One Homebuilder’s Stress Test: Why We Map Processes

Business Process Improvement – the documentation, analysis, measurement, design and redesign, improvement, and management of operating/business processes – is the area for which SAI Consulting is most recognized.  We have done more pure work with processes – and done it longer – than anyone connected with the homebuilding industry.

There is a good reason why so many of our consulting engagements have involved structuring an enterprise around its critical business processes:  The only way an enterprise makes money is by creating value;  the only way it creates value is through the work that it performs;  and it performs much of that work in processes.

As valuable as that proposition is, it does not do it justice.  Process mapping is far more than documenting, analyzing, measuring, understanding, then redesigning and improving workflow;  mapping processes serves to connect work to operating performance, and operating performance to business outcomes.

In that sense, process mapping administers something of a stress test;  some pass it, others do not.

In 2006, at the height of the Age of Homebuilder Entitlement®, we were engaged by a previous winner of the National Housing Quality Award to map its business processes;  understand, in order to be awarded this distinction, the company’s processes had to have been previously vetted and judged as part of the NHQ examination.

There were troubling indicators, right from the start.

As the work unfolded, we pointed out discrepancies between supposed operating performance and supposed economic returns.  We explained the associated production physics, and questioned whether the stated performance could have possibly occurred.  We highlighted the declines in operating performance and business outcomes, to which they seemed completely oblivious.

From a process standpoint, we observed that this company had “a very iterative product design process exposed to an impulsive/compulsive design mentality”, that this was a process with 132 discrete process activities – involving 33 handoffs, 19 reviews, eight approvals, 14 sections of activities where the work of one person or department was subsequently revised.  The project team was unwilling to self-classify a single one of these 132 activities as value-adding;  it classified almost 30% of them as completely non-value-added.  This was a process that took upwards of 12 months to design a new plan.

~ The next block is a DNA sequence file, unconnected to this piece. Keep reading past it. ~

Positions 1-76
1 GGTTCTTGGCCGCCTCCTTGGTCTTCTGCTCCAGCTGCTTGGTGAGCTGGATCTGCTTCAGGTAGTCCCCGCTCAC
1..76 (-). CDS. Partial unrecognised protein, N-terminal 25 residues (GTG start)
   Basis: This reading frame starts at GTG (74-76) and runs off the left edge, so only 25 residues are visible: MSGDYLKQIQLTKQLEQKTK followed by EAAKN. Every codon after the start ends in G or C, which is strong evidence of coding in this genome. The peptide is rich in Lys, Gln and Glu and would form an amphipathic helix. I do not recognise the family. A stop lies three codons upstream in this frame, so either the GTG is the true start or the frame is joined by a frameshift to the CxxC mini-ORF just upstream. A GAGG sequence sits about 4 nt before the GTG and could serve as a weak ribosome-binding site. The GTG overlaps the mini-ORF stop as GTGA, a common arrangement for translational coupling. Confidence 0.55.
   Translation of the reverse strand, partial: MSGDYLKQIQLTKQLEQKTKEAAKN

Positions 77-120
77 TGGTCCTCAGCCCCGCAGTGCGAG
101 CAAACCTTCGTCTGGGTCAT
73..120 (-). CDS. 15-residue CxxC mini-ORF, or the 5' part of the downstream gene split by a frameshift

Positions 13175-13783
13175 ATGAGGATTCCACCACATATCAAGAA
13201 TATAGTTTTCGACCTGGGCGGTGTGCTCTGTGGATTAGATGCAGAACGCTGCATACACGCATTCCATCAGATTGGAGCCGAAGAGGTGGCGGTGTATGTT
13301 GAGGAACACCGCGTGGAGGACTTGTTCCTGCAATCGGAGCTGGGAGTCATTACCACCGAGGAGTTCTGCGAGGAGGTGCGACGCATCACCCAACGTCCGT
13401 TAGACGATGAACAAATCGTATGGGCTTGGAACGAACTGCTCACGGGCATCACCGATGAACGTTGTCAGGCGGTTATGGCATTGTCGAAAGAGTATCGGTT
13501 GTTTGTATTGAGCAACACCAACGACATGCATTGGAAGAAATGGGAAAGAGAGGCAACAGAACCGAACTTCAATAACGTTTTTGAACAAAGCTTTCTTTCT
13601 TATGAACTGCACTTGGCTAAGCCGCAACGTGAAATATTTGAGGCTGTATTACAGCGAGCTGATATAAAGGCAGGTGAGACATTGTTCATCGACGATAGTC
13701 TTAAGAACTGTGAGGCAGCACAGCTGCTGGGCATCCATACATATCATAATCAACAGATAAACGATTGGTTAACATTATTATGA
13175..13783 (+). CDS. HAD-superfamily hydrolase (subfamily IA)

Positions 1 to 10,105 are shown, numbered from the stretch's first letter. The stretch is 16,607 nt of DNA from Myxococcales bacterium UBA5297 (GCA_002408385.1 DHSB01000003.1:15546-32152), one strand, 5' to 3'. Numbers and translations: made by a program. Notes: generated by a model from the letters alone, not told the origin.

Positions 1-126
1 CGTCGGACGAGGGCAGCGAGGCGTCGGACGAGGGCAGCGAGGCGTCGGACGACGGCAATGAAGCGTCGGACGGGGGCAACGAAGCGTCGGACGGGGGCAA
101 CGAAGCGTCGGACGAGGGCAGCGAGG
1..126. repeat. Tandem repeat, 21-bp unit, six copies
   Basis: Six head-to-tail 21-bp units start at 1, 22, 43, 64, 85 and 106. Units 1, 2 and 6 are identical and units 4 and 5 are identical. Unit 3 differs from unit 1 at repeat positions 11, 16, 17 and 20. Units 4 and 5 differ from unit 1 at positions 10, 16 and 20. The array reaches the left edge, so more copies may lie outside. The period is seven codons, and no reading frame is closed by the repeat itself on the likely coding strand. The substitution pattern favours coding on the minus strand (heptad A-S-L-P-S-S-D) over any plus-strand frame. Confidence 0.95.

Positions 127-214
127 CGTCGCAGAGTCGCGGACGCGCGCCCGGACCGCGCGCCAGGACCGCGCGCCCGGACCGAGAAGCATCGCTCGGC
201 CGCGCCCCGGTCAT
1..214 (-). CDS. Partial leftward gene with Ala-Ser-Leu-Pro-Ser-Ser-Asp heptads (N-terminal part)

New Plan Design was the poster-child for poor process design, but it was not a sclerotic aortal mess.  That would be their Start-to-Closing process, where we calculated cycle time at 279 days, and demonstrated that this process could not possibly be achieving the 5.2x asset turn that was being asserted.

We stressed the need to establish a set of operating and business measures as the performance requirements for the new process designs, yet the team failed to produce a comprehensive, connected set of operating and business outcomes.  The need for (or importance of) performance requirements did not strike a chord with either the executive group or the process teams.  Given the existing level of operating and business performance, we told them that we found “the level of disinterest – the lack of resolve – disturbing”.